Frankie: “Oh. I was hoping that might get overlooked, what with all the surprise developments and coming outs. We can’t table this for another intervention session?”

Dad: “Son, it’s really past due. Some guys your age already have three kids and a low-paying job that they will never escape until the end of time or Congress finally does something about a decent minimum wage. Don’t you want to be a part of that dream?”

Mom: “It’s time to push our oldest birdie out of the nest and let him learn to fly. Or something like that. I can’t remember everything Oprah said because I had to freshen my cocktail while she was still babbling.”

Henrietta: “Of course, little birdie might fall to his death and I get to have his bedroom which is way bigger than mine, don’t think I didn’t notice that for the last twenty years.”

Dad: “What is it with you and bad things happening to animals?”

Frankie: “She lobotomized Hello Kitty in the kitchen just before we came in here!”

Mom: “Frankie, that’s enough. You’re avoiding the issue again. Can you at least promise me that you will move out before I need a hip replacement?”

Frankie: “I guess I could work on that. I suppose it would do me good to have a fresh start.”

Dad: “It would do us all some good. Said with love, of course.”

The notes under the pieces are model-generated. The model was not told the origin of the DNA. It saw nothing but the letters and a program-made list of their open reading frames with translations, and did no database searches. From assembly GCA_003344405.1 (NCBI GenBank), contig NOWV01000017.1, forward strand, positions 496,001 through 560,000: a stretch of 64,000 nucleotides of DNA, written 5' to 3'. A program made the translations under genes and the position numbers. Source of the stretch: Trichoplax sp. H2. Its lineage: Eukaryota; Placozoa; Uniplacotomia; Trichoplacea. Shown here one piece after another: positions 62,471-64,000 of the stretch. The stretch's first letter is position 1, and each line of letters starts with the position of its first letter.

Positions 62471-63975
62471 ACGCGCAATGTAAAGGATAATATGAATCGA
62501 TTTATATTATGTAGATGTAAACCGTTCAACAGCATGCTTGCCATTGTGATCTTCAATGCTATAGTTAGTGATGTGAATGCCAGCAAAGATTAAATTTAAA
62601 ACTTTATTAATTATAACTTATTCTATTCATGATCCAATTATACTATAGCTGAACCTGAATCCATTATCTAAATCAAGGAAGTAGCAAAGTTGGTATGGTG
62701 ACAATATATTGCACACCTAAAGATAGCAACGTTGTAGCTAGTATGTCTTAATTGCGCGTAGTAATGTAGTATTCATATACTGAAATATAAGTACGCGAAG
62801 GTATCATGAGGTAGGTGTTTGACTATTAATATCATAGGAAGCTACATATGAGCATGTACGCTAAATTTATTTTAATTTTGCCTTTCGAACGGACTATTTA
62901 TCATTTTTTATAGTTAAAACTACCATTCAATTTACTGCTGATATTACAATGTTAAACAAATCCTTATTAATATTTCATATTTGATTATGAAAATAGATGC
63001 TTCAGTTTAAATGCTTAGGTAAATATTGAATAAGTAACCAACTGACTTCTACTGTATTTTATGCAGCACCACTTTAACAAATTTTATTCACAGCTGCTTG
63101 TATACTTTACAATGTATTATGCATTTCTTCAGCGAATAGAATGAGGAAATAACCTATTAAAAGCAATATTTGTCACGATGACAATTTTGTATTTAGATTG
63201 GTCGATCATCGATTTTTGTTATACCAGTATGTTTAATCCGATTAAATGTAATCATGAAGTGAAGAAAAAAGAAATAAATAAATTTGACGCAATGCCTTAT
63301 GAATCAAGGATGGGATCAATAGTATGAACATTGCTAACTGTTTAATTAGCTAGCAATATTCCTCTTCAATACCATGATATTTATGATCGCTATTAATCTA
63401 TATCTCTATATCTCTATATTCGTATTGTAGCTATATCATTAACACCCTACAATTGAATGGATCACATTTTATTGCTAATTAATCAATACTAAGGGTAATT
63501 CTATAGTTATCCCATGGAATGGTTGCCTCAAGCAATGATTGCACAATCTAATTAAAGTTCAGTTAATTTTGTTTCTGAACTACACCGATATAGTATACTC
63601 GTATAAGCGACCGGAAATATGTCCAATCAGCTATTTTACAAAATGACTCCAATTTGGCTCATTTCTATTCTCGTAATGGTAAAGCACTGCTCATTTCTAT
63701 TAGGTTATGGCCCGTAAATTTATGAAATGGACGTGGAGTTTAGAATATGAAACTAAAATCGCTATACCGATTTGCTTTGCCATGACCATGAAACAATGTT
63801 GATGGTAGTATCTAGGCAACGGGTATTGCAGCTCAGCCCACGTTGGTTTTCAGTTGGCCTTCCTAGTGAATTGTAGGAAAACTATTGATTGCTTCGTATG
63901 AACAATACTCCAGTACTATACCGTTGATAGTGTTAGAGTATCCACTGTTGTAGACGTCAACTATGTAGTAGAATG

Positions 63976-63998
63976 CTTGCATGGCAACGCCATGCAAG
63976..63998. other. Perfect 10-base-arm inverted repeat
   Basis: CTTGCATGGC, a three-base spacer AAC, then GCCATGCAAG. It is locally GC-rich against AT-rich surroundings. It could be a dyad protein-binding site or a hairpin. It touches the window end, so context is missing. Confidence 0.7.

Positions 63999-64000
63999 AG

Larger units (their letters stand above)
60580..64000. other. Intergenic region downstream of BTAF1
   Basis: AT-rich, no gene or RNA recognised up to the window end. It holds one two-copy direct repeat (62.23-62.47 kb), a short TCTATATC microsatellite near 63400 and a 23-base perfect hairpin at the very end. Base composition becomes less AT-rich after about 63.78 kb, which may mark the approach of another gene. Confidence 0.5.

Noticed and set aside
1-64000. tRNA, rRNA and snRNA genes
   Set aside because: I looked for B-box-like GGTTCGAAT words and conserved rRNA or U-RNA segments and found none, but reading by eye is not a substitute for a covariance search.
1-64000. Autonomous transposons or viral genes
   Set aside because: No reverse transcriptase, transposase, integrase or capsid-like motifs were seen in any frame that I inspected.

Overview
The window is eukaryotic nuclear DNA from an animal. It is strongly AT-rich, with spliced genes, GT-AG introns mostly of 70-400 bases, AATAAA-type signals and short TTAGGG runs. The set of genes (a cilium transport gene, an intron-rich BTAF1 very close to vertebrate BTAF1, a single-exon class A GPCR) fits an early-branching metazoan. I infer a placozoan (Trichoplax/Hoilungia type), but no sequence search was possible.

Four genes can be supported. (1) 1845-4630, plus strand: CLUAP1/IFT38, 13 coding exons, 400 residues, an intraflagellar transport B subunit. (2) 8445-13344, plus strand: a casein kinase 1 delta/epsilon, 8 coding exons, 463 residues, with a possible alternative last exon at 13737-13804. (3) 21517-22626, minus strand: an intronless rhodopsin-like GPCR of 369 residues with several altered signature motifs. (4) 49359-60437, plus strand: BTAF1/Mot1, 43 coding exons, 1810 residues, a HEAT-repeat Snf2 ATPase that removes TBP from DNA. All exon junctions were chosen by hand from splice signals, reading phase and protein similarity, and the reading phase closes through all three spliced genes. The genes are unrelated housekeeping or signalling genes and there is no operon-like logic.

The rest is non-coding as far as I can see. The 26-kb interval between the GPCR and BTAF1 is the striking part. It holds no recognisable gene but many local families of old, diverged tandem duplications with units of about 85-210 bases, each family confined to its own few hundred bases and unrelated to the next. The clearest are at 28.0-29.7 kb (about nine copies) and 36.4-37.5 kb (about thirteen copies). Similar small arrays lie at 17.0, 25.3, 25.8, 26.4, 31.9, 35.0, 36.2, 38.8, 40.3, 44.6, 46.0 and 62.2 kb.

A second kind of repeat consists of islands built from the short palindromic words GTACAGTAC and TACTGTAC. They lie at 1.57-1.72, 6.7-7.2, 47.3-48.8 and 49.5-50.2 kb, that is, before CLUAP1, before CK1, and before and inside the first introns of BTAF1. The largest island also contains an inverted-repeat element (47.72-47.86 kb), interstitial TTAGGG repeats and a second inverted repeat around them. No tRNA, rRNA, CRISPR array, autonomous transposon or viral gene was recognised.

Mom: “And Henrietta? Once Frankie goes, you’re next. Run free and find a lovely girl who is just as neurotic as you are.”

Henrietta: “Why are you in such a hurry to get us out of here?”

Mom: “Because both of you have passed your expiration dates. We’ve done our job. It’s time for you to do yours. Besides, Mommy and Daddy are ready to walk around naked whenever we want and make love on every piece of furniture in the house, once again. Except the dining table. It just won’t feel the same now that you’ve nicked the apple out of the centerpiece.”

Henrietta: “How did you…”

Mom: “Because moms always know. Some of the time. And now that I see a golden vision of an empty nest on the horizon, it’s time for me to cue my own song.” She leaned over her husband and hit a button on the stereo console.

As Mom continued to lay across Dad in a suddenly sexually-charged manner inspired by future liberation and the potential release of a few decades of subjugated natural urges, Frankie and Henrietta wisely chose to scurry into the kitchen. Lobotomy Kitty numbly gazed upon them whilst they wrapped up this edition of the Clam Bake.

Frankie: “Well, that was interesting. I had no idea they were so ready for us to leave.”

Henrietta: “Yes, you did. We both did. We’ve been dragging our feet too long. It’s time for us to get out of here and hack our own path.”

Frankie: “I guess it’s just hard to leave what you know.”